I ALMOST didn't bother to finish this book (something I almost never do). I'm a fan of "hard" sci-fi, cut my teeth on Heinlein and Clarke, and have a special love for "alternative history". Although Whittington's premise is plausible, he brings almost nothing new to the story, even throwing in some dialogue and situations from other fiction and non-fiction books about the early days of NASA. But what really got me, and I admit I'm a bit picky, was the OBVIOUS lack of editing. Not only is it filled with numerous, repeated mispellings, but even whole words used inappropriately. And it's Madalyn Murray O'Hair, not O'Hara, or O'Hare as she becomes in the end. Halfway through, I thought "This HAS to be self-published", and I was right. Both of this author's books have been published by Xlibris, and they'll publish yours, too, for $375. I'll volunteer to be your editor.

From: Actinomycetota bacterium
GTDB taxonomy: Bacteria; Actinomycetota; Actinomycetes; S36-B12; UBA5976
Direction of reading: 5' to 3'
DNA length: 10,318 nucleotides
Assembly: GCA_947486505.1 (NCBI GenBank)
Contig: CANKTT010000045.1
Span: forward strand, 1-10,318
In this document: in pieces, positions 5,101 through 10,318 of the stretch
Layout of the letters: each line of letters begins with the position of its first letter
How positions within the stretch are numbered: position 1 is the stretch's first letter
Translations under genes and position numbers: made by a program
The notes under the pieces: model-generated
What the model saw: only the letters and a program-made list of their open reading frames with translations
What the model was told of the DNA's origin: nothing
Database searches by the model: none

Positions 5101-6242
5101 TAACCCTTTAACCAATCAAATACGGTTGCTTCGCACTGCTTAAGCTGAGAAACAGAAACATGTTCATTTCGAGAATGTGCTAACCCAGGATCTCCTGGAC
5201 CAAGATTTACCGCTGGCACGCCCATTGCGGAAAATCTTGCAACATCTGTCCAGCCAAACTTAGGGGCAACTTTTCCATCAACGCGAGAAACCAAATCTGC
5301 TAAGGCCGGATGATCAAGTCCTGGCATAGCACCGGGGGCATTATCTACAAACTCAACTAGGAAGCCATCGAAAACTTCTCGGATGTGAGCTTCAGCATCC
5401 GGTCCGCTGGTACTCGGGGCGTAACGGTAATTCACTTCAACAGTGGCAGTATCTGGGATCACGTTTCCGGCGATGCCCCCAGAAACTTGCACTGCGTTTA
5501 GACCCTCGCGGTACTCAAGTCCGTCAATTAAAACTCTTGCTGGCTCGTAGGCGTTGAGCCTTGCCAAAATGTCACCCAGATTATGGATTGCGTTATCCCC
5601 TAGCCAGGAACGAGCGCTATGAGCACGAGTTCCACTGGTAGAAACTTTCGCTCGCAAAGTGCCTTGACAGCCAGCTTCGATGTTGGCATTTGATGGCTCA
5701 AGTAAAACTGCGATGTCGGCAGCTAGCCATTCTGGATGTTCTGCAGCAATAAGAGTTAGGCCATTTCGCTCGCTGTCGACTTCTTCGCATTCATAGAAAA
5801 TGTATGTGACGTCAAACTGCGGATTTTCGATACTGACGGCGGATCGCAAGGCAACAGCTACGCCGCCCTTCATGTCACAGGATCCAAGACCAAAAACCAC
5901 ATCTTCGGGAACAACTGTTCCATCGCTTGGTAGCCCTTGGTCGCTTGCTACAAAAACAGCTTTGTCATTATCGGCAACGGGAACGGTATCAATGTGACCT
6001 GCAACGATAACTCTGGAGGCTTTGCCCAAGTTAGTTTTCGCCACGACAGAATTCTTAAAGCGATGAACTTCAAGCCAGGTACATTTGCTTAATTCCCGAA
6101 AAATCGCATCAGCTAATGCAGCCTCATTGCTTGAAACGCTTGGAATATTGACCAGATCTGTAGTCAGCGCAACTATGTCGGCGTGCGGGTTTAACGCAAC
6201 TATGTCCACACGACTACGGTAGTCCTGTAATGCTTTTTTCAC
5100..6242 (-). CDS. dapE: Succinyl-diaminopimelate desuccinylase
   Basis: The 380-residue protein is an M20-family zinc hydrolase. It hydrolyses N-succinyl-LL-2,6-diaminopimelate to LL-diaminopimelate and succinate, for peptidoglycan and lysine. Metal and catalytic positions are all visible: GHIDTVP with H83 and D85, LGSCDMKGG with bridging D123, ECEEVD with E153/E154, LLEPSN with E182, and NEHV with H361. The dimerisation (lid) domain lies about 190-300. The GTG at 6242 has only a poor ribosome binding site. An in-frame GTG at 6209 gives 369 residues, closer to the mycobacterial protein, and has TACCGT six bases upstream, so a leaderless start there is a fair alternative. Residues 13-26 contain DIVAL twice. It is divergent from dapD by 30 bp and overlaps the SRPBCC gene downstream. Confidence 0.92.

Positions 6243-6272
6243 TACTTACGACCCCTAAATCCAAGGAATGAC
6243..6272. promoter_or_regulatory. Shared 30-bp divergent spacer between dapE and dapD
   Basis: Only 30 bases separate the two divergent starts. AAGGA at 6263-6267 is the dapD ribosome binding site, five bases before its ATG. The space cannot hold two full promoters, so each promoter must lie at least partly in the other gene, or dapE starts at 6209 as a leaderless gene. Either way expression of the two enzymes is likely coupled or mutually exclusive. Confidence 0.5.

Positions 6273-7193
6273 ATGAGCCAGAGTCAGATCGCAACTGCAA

But, y'know, fatuous as I found the writing in the early going, it grew on me, and I found that I actually liked it. Probably won't read it again, but I liked it. So might you, if you can get past the lack of editing.
And to the reviewer who considered it "liberal-bashing", it didn't seem that way to me, even though one of the "heavies" is a liberal Congressman. It was that "either-or" approach to the space program espoused by the liberals of the time that killed it. Pretty hard to tell a story of an alternate history without mentioning that. It would be like writing a real history of WWII without including Neville Chamberlain. And the Speaker of the House is certainly a sympathetic character. Whittington does get in a couple of digs at some guy from Arkansas, but doesn't mention him by name. And you'd have to be in really deep denial to think that the Soviets didn't "run" Americans during the Cold War. Look up the Venona Project. I'm sure we were doing the same (I hope). "(International) Politics ain't beanbag!"